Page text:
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Photo courtesy of David FeBlandTwo Orthodox men contemplate the contrast of their lives with the flashiness of crossing to and from Manhattan by helicopter in FeBland’s ‘‘Path of Escape.”
The paintings, most of fairly modest proportions, fall into three categories: views of rather ordinary looking people struggling to get on with their lives, often in stark contrast to the urban glamour that surrounds them; somewhat darker views of city life, particularly in the subway; and lastly, ironic, even faintly humorous, scenes, which might suggest some ambiguous philosophical commentary. If one lets a nervous laugh escape when viewing a painting like ‘‘Keystone” — a large canvas showing a purse snatching in garish colors and melodramatic gesture — an immediate queasiness about it will follow. This odd sequence is even more pronounced with pictures like ‘‘The Last Cassette,” a strange narrative that involves a pair of bicyclists. The man in the foreground holds up a tape cassette that is coming apart, the tape flying around in the wind. One can identify with the frustration — we’ve all felt it — and the characters in the painting are so like us, the girl looking at her sport watch concerned only with all the time they’re losing.
These works are like mini-mirrors of our contemporary lives that illustrate — as in ‘‘shed light upon” — those uncomfortable feelings that accompany daily life, particularly in the urban ambiance. Analogies to Norman Rockwell come to mind, and in many ways, they are justified. Much as the great American illustrator made images that still typify the pre- and post-WWII era, FeBland’s images capture something of the peculiarity of early 21st century urban life, with all its strangeness, diversity and artificial glitziness. But also like Rockwell, these images don’t address big questions. As the artist admits, they ‘‘are all about the small idea.” They speak directly in a simple vernacular. But unlike Rockwell’s, these narratives are played out in a pictorial world that is ultimately unsettling, even faintly threatening. I believe this tension is the secret of their appeal.
FeBland’s best works are those where the narrative element is strongest. ‘‘Watching You” is a good case in point. The view is into a New York City subway car. Seated on the dark red plastic benches that line the sides of the car is a woman in a low-necked short black dress, hanging crystal earrings and bracelets, high heels, long painted nails and heavy makeup. Her knees press together, hands rest on a small evening purse in her lap and she gazes at the floor. She’s going somewhere. In the corner of the otherwise unoccupied car, a man, the sleaze just oozing out of him, looks furtively over at her. We can tell she knows he is staring at her, but is trying not to let him know. Presto! By this point, FeBland has you.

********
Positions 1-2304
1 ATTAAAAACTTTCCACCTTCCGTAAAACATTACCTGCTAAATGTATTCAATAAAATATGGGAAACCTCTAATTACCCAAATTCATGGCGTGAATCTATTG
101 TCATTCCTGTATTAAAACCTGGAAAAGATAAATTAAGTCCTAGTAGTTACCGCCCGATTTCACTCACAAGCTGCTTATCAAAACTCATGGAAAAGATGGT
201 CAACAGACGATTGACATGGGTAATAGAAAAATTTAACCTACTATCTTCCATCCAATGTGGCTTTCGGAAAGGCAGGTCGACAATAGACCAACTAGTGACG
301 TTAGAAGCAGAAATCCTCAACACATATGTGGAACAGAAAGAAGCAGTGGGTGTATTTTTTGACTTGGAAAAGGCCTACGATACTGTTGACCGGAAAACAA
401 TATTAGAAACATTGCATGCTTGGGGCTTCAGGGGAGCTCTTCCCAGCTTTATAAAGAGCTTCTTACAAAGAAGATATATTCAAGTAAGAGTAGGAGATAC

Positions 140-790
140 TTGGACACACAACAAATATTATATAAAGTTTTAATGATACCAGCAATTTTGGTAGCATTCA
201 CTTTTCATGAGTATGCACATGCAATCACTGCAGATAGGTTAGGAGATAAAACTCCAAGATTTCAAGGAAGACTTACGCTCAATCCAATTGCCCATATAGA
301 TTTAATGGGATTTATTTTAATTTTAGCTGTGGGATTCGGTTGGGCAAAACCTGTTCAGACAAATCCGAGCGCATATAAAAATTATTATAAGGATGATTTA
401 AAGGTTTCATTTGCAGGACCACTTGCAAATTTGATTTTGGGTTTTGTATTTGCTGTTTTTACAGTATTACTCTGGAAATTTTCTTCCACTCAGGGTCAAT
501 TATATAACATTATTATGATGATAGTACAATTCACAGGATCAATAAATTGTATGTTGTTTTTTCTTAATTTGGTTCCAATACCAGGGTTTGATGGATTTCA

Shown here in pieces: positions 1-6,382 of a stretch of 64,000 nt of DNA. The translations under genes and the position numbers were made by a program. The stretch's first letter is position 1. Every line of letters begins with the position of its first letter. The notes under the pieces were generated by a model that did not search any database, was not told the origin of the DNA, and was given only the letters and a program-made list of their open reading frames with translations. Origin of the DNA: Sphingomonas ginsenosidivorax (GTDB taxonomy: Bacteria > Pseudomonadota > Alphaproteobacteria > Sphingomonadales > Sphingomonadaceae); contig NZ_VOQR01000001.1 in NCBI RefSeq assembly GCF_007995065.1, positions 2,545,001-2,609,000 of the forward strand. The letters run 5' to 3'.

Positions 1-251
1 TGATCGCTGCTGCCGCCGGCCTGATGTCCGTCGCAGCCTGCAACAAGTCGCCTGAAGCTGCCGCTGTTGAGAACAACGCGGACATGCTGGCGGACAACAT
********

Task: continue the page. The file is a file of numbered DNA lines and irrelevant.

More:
Also interesting, in a slightly more subtle way, are images such as ‘‘Laws of Physics” and ‘‘Path of Escape.” The former, in more gritty tones than many, shows what appears to be an artist standing in front of an office building packing up dozens of canvases. The latter shows two Orthodox Jewish men in shirtsleeves and yarmulkes, standing between the picture plane and a tall wrought iron fence. Beyond the fence is what appears to be a helipad near the edge of the river, with helicopters taking off toward the skyline in the distance. The implication here is obvious — the men are trapped in their Brooklyn community and are contemplating what escape might be — but the characterization is superlative.
Works like these account for the analogies that have been made between FeBland and the early 20th century New York Eight or Ash Can School painters like Robert Henri and John Sloan. In fact, with regard to subject and technique, there are affinities with these artists, many of whom were artist-reporters, and like FeBland, commercial illustrators turned painters. FeBland’s neo-impressionist style is most reminiscent of Henri, where forms have pointy ends, and sharp edges are blended in feathery strokes. Like the Eight, FeBland is not painting from direct observation; his works are all invented and finished in the studio, often from memory. And, also like them, FeBland’s strength is in depicting figures in motion and portraying the psychological nuances of gesture.
But unlike Henri, whose views of New York streets were dominated by the city’s gray tonality, FeBland’s canvases are full of saturated color. There is a strange prevalence of pinks, yellows and light blues in these paintings — perhaps more Miami than New York. And often the backgrounds are covered with neo-expressionist drips and splashes (like ‘‘Carefree,” a small painting of a young woman walking with an iPod-like device stuck in her ears). Sometimes this play of paint is distracting to the image. It calls attention to itself to the detriment of the narrative. FeBland writes of ‘‘falling deeply in love with the act of painting” and speaks of this disjuncture as a ‘‘subversive” trick ‘‘to seduce” the viewer into his pictures. And, his painting can be lyrical at times. See, for example, the wedge of deep blue depicting the office building fountain in ‘‘Plaza” that forces the working types taking their cigarette breaks into the small dark area above.
Not as seductive visually as they are illustratively, I see more of the reporter’s coolness in FeBland. There are no didactic social messages here, beyond a feeling for the way men and women adapt to the alienating conditions of the modern city.